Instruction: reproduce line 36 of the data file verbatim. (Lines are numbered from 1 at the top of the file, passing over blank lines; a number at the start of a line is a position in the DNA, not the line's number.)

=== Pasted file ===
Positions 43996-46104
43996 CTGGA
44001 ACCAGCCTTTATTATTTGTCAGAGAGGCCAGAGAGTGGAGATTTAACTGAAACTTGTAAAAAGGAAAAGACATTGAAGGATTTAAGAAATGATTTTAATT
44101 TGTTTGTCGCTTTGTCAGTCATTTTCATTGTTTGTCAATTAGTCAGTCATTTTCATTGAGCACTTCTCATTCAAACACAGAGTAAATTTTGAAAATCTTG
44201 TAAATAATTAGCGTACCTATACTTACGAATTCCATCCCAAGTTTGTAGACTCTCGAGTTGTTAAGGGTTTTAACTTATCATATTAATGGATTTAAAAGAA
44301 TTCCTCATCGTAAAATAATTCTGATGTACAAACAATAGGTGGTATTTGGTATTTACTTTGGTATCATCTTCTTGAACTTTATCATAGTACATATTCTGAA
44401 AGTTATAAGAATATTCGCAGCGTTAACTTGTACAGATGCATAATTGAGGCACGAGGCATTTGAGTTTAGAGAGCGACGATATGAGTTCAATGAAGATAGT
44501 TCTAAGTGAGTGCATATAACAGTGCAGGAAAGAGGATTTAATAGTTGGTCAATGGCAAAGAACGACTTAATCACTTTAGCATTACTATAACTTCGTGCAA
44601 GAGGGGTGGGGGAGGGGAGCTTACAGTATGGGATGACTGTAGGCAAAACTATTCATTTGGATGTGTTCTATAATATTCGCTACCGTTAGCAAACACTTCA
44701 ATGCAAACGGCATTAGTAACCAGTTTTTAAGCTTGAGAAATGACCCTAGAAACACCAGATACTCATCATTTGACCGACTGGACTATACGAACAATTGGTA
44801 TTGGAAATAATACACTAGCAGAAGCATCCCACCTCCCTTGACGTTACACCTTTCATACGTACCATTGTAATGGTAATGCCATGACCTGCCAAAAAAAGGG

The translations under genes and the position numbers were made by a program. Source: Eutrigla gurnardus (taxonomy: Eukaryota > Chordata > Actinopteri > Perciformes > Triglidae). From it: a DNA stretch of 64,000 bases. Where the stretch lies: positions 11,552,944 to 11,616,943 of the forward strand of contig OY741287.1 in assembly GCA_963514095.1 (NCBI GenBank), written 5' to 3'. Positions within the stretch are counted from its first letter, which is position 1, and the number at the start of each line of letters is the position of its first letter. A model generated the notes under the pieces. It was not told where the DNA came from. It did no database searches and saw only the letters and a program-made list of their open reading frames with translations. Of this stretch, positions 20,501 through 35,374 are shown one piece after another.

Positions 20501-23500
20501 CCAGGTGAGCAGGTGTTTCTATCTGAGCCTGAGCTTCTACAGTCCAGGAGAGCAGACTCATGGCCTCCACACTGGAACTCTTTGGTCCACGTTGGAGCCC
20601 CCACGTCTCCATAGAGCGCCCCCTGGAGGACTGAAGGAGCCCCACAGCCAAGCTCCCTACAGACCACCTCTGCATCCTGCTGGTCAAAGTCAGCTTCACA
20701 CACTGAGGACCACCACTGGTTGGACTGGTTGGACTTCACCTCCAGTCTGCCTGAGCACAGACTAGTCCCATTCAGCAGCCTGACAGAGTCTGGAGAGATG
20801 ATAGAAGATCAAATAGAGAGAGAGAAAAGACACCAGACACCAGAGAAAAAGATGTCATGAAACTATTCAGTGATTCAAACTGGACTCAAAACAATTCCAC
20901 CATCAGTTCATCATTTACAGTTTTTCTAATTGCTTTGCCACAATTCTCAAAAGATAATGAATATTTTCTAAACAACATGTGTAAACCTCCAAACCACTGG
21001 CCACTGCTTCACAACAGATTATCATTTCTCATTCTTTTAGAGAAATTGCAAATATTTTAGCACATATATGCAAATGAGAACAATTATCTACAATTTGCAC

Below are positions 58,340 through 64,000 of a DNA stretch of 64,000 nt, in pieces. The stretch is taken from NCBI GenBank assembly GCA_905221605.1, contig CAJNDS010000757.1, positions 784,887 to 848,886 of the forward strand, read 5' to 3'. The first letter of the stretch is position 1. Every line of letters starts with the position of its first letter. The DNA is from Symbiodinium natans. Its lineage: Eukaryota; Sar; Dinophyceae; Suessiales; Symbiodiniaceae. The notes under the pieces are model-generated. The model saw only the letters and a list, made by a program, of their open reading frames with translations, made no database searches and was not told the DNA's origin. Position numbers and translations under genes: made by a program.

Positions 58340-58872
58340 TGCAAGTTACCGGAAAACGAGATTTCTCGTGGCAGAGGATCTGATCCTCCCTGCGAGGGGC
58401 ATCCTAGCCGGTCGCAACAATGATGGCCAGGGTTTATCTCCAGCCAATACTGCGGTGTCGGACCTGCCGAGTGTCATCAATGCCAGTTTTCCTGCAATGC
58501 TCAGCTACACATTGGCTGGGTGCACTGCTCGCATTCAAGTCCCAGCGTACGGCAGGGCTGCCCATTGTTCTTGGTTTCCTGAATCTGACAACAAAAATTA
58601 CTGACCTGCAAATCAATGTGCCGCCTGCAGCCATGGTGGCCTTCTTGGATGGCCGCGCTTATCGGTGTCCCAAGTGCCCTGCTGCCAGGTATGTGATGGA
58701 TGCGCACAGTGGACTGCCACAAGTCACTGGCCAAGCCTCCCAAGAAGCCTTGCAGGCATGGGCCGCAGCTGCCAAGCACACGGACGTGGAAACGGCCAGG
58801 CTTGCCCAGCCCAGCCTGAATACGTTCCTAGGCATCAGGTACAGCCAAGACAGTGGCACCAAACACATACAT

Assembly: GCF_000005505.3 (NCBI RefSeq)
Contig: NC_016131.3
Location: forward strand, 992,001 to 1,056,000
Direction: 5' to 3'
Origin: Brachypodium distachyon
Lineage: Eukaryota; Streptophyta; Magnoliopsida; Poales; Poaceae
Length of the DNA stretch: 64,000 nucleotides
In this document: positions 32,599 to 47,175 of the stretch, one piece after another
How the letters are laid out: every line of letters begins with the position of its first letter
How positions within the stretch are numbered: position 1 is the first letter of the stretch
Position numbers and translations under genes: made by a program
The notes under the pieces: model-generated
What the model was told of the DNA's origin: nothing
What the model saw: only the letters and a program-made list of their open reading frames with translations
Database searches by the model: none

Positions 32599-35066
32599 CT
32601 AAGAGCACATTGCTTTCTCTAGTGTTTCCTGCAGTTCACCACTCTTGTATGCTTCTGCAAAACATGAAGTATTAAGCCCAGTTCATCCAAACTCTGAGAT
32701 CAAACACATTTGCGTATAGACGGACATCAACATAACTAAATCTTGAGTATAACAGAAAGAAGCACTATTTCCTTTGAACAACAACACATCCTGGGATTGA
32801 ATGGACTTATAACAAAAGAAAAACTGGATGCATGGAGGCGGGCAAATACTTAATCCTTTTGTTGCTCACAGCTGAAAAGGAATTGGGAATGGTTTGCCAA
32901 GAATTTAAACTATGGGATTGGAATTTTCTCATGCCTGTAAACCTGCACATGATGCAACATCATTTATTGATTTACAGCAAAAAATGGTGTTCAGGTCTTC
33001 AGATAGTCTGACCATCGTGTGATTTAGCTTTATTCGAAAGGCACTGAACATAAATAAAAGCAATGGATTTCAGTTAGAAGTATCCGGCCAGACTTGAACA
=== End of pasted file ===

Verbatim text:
How the letters are laid out: every line of letters begins with the position of its first letter